- The Washington Times - Thursday, June 23, 2005

Federal Reserve Chairman Alan Greenspan yesterdaytold lawmakers that “few, if any, American jobs would be protected” if the U.S. imposes broad tariffs against China.

Mr. Greenspan and Treasury Secretary John W. Snow, speaking before the Senate Finance Committee, both warned against protectionist steps aimed at forcing a change in China’s currency policy.

Many U.S. companies and lawmakers say China undervalues its currency, unfairly making its exports cheaper. That complaint, coupled with a rising trade deficit and concern regarding China’s acquisition of major U.S. corporations, prompted a number of legislative proposals targeting China.

“Fighting back is not protectionism,” said Sen. Lindsey Graham, the South Carolina Republican who with Sen. Charles E. Schumer, New York Democrat, has gathered widespread support for legislation that would impose 27.5 percent tariffs against China if that nation does not unpin the yuan from the dollar.

The Bush administration opposes such “isolationist trade policies.” Mr. Snow and Mr. Greenspan yesterday both warned against the measures in the Senate.

“Walls will not protect America’s workers and industry,” Mr. Snow said. He argued that the administration is working with China and would continue to prod it toward floating its currency — as it has done for about two years.

“As a result, China is prepared to introduce flexibility and should do so now,” he said, indicating that the administration soon would run out of patience if China doesn’t separate the yuan from the dollar.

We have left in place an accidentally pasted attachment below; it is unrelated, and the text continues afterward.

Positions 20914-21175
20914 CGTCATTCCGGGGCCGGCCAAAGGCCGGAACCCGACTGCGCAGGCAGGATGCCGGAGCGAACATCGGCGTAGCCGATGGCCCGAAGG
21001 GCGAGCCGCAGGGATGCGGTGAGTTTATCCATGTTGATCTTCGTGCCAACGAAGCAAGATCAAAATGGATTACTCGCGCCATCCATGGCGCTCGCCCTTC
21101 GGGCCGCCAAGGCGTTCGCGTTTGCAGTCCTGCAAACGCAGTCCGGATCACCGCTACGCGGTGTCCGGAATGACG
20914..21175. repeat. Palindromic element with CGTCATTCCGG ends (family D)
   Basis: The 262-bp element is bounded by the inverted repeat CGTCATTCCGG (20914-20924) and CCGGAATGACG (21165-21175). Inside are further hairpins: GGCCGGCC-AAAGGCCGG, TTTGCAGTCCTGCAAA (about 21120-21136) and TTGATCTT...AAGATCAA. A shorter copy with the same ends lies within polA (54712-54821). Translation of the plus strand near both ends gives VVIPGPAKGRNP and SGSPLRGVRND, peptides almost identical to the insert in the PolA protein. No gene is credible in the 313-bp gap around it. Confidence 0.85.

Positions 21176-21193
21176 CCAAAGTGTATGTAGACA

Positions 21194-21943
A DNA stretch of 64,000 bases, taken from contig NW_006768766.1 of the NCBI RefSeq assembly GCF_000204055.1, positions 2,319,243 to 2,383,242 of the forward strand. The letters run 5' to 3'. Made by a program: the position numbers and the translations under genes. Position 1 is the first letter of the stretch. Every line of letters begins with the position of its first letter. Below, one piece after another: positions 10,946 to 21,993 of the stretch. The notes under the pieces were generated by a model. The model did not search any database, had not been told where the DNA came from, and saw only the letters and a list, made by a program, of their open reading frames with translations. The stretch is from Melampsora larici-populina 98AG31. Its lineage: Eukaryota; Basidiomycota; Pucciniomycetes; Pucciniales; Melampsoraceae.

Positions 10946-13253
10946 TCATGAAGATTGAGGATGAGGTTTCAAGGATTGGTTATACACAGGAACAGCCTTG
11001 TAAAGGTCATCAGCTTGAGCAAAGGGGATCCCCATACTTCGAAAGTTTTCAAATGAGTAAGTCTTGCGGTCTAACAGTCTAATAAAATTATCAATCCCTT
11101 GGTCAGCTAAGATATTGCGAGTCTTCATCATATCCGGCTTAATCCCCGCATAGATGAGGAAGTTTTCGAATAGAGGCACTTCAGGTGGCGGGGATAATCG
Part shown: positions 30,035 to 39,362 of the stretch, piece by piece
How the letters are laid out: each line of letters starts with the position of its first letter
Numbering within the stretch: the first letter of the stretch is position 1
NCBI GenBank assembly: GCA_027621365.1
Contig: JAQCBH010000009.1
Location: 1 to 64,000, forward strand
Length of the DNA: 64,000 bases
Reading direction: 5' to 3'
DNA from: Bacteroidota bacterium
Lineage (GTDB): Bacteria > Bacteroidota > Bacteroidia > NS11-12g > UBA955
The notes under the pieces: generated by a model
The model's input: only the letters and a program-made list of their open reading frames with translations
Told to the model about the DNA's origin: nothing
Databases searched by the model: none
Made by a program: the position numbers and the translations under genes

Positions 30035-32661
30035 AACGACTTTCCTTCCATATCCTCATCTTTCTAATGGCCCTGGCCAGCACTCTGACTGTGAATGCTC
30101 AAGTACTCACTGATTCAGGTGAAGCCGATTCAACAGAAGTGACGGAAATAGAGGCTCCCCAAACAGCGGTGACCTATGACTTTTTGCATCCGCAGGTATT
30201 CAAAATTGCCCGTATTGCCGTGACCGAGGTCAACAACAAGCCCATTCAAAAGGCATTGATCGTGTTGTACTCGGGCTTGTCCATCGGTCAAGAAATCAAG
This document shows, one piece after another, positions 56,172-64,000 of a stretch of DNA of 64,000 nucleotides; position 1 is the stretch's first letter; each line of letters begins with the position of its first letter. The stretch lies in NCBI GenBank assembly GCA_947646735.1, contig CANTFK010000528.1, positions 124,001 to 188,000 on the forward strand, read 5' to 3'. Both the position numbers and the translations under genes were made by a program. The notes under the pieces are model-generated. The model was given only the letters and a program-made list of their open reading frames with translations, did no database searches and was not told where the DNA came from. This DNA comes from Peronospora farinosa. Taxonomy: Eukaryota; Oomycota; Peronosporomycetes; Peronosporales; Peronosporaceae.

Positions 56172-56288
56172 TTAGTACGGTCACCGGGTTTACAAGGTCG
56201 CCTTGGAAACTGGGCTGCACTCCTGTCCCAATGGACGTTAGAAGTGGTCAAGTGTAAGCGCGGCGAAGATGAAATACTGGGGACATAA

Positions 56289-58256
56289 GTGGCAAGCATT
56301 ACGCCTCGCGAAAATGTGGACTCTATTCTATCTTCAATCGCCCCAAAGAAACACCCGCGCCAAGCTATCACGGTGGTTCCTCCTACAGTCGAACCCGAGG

China’s currency is pegged at 8.28 yuan to the dollar.

Mr. Greenspan also urged China to adopt a “more flexible” exchange policy that would help China as well as the “global trading system.” But he said lawmakers trying to force a change in China’s currency policy were mistaken on two counts — thinking that a revalued yuan would help U.S. manufacturers and thinking that punitive tariffs would help, rather than hurt, the U.S. economy.

“Some observers mistakenly believe that a marked increase in the exchange value of the Chinese [yuan] … relative to the dollar would significantly increase manufacturing activity and jobs in the United States. I am aware of no credible evidence that supports such a conclusion,” Mr. Greenspan said, echoing comments he made earlier this month.

Mr. Greenspan added that tariffs would hurt the U.S. and global economies. A “return to protectionism” would threaten the growth in living standards that has marked the post-World War II economy, he said.

In the meantime, U.S. jobs would not be rescued. Rather, production and assembly would shift to other countries with low labor costs in Asia and Latin America, he said.

To compete, the U.S. economy has to shift resources from obsolete industries and facilities to the most up-to-date technologies, he said.

“This highly dynamic process is mirrored in our labor markets, where jobs are constantly being created and destroyed at a rapid pace,” Mr. Greenspan said.

U.S. policy should focus on retraining and educating those who lose their jobs, not to protect jobs from competition, he said.

Senators didn’t always like what they heard from Mr. Greenspan and Mr. Snow, and it is not clear that their message will slow anti-China legislation.

“There is something going on here in this Senate that is a fundamental sea change,” Mr. Graham said of growing support to confront China.

Sen. Jim Bunning, Kentucky Republican, tangled with Mr. Greenspan about China’s contribution to the global economy. And Sen. John Kerry, Massachusetts Democrat, asked Mr. Snow, “Are we powerless or are you oblivious?”

Mr. Schumer said U.S. manufacturers spurred the congressional action on China. The sector has shed 2.8 million jobs since Mr. Bush took office in January 2001, and manufacturers disagree with Mr. Green-span’s opinion on revaluation.

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